|Anterior Cingulate Cortex|
Two primary forms of romantic love have been studied scientifically; Passionate (face-to-face, ignore-the-world) and Companionate (side-by-side, face-the-world–together). Passionate love blooms rapidly but fades within 24-36 months. The evolutionary theory behind this is that brain chemistry evolved to allow male-female attachment to last at least long enough to rear a a single child together. ** The main hormones involved in love are dopamine, oxytocin (touch hormone), and phenylethylamine (love hormone). High vasopressin levels in male prairie voles keep them monogamous for life. It hasn’t been substantiated yet whether this is the case with humans. Phenylethylamine is a potent chemical which is addictive because it binds to dopamine receptors in the brain. That is why romantic break-ups result in emotional withdrawal symptoms such as depression, inability to concentrate, social isolation, and restlessness.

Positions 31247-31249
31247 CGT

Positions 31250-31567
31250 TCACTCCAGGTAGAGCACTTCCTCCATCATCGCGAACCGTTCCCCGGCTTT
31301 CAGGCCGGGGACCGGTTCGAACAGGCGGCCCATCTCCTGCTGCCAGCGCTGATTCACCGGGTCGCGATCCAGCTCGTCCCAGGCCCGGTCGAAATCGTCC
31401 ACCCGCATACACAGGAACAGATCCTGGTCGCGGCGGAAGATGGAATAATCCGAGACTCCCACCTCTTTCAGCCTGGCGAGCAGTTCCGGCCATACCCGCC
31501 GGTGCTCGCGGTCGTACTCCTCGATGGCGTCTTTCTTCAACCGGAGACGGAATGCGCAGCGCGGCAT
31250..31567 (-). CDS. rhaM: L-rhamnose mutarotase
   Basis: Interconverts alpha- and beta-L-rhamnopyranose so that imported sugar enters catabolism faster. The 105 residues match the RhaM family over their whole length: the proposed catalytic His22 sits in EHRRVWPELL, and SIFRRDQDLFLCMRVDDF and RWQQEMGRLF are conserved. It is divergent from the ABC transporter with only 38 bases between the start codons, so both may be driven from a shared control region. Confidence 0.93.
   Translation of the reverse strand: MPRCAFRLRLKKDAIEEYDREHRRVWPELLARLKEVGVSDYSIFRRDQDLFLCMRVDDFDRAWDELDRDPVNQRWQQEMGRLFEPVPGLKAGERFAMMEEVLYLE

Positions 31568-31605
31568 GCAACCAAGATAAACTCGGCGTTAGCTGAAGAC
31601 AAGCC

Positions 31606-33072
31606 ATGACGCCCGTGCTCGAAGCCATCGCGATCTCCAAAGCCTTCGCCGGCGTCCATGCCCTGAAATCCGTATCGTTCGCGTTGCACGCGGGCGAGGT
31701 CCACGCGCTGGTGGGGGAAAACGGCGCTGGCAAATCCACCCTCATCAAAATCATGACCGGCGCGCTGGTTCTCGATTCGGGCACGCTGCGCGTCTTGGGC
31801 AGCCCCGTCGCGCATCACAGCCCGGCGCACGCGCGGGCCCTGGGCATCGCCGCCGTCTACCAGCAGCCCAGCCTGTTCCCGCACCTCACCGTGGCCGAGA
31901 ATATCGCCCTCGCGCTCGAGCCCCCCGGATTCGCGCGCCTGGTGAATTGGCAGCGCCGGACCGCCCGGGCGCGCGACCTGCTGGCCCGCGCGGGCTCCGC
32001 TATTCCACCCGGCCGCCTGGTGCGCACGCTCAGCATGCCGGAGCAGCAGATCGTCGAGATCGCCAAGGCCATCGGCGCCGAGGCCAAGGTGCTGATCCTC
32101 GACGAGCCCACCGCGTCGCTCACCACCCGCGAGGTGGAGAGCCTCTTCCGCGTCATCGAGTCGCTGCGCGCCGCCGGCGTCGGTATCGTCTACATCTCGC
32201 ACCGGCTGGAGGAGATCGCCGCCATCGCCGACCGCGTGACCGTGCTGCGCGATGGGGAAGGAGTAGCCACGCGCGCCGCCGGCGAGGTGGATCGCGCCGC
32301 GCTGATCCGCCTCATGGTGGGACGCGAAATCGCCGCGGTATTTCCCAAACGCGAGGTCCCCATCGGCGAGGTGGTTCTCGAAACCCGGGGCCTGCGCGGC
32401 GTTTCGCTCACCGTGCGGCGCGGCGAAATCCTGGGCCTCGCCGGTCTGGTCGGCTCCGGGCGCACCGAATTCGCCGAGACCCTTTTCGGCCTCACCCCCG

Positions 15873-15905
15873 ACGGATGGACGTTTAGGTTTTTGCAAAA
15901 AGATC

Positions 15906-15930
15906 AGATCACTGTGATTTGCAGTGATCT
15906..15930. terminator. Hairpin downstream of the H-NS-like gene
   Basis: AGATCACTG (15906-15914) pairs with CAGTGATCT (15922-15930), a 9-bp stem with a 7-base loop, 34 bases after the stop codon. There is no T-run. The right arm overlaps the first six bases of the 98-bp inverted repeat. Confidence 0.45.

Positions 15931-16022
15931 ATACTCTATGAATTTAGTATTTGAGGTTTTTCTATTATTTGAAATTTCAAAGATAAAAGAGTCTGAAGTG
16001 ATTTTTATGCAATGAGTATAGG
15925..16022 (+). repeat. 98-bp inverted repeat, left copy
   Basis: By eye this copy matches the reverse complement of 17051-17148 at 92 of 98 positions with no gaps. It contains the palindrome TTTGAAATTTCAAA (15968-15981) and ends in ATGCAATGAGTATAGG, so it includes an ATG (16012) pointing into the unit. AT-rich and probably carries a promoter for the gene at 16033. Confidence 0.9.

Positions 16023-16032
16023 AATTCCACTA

Recent studies using funtional magnetic resonance imaging (fMRI) scans have shown that two areas of the brain become active when test subjects who self-identified as ‘being in love” were shown photographs of their beloved. These areas are the anterior cingulate cortex and the insular cortex (see diagram).
Insular within the cerebral cortex. Labeled on upper right.
**Robbins, T. W., and B. J. Everitt. 1996. Neurobehavioural mechanisms of reward and motivation. Current Opinion in Neurobiology 6:228-68
Sources: Fisher, Helen, Why We Love: The Nature and Chemistry of Romantic Love, Henry Holt and Company, New York, 2004
Crenshaw, Theresa L., The Alchemy of Love and Lust: How Our Sex Hormones Influence Our Relationships, Pocket Books, New York, 1996
Oxytocin – The touch hormone
Phenylethylamine - The Love Hormone (very addictive, handle with care)
Chemical structure of the argipressin. The above structure is a compound from the vasopressin family with an arginine at the 8th amino acid position. (wikipedia)